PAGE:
Ptrs stand side-by-side facing in same dir, W on M R, with inside hands joined and held
up at shldr level, free arms held loosely at sides, or are placed on waist or hip as
designated in the dance description. Also done reversed.
Courtesy Turn
Ptrs stand side-by-side facing same dir, W to R of M with M R arm around W waist.
Joined L hands extended diag fwd to the L; joined R hands held at W right waist.
PRONUNCIATION: AH-paht-AH-paht
TRANSLATION:

Four-by-four

SOURCE:

Dick Oakes learned this dance from Francisca Reyes Aquino who introduced
Apat-Apat to folk dancers in the United States at the 1961 Santa Barbara
Folk Dance Conference. Detailed instructions are found in her Handbook of
Phillipine Folk Dances. Its location n the Pacific Ring of Fire and its tropical
climate make the Philippines prone to earthquakes and typhoons but have
also endowed the country with natural resources and made it one of the
richest areas of biodiversity in the world. An archipelago comprising 7,107
islands, the Philippines is categorized broadly into three main geographical
divisions: Luzon, Visayas, and Mindanao. Its capital city is Manila.

BACKGROUND:

Dr. Aquino, the most prominent dance researcher in the Philippines,


choreographed this dance using authentic Philippine music after noting the
popularity of progressive dances in the United States.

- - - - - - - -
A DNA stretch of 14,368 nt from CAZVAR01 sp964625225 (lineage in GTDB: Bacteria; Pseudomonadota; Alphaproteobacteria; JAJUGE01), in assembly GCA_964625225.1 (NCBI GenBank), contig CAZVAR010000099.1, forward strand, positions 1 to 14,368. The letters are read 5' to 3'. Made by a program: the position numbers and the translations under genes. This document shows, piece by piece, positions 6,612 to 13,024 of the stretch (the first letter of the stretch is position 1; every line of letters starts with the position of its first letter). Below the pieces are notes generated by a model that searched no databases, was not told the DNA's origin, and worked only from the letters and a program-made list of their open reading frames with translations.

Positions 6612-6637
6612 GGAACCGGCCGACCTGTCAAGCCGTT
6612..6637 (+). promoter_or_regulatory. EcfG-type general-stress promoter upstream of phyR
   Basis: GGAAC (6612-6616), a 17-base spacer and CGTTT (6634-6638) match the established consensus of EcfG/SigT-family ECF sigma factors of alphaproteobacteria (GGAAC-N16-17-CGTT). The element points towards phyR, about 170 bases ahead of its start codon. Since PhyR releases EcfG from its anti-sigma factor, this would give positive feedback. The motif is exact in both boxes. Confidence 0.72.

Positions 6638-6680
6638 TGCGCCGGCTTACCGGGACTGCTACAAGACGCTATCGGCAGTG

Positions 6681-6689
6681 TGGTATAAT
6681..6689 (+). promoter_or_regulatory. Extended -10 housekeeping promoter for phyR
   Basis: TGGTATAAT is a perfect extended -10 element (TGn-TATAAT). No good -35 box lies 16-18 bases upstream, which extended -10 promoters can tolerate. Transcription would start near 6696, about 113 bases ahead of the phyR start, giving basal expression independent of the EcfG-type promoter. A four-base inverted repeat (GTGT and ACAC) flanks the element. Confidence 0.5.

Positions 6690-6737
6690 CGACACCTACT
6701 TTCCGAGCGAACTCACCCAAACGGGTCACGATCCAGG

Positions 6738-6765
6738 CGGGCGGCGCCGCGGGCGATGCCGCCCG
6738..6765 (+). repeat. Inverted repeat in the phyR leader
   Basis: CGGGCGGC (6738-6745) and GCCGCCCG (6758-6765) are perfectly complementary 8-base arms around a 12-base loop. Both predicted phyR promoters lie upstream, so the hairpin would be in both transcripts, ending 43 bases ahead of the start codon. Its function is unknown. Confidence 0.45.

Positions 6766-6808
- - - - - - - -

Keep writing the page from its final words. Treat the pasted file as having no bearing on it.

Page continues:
MUSIC:

Mico (45rpm) Mx 120 "Planting Rice;"


Folk Dancer (45rpm) MH 2031
Mico (45rpm) 120

FORMATION:

Cpls in a cir facing R in LOD, W to R of M with inside hands joined and held
at shldr height in "W" pos, free hands at sides.

METER/RHYTHM: 2/4
STEPS/STYLE:

Style is easy and flowing with no jerky or abrupt movements.

MEAS

MOVEMENT DESCRIPTION
INTRODUCTION

1-7

No action.
THE DANCE

1-2
3-4

Beg R for both M and W, walk 4 steps CCW around dance area;
Releasing hands, turn individually 1/2 CW and, joining other hands at shldr
height with elbows bent in "W" pos , walk 4 steps CW around the dance
area;

5-6

Releasing hands and turning to face ptr, walk 4 steps bwd away from each
other;
Walk 4 steps fwd twd ptr;

7-8
9-10
11-12

13-14
15-16

Facing R so that L shldr is adjacent with ptr, walk 4 steps fwd (M CW and W
CCW) around the dance area;
Without turning, each dancer walk 4 steps bwd to end next to ptr with L
shldrs adjacent again;
Facing ptr and joining R hands at shldr height with elbows bent, walk 4
steps CW once around ptr;
Releasing R hands, W walk 4 steps, turning CW in place, as M walk 4 steps
CCW around dance area to next W.
Repeat entire dance from beg.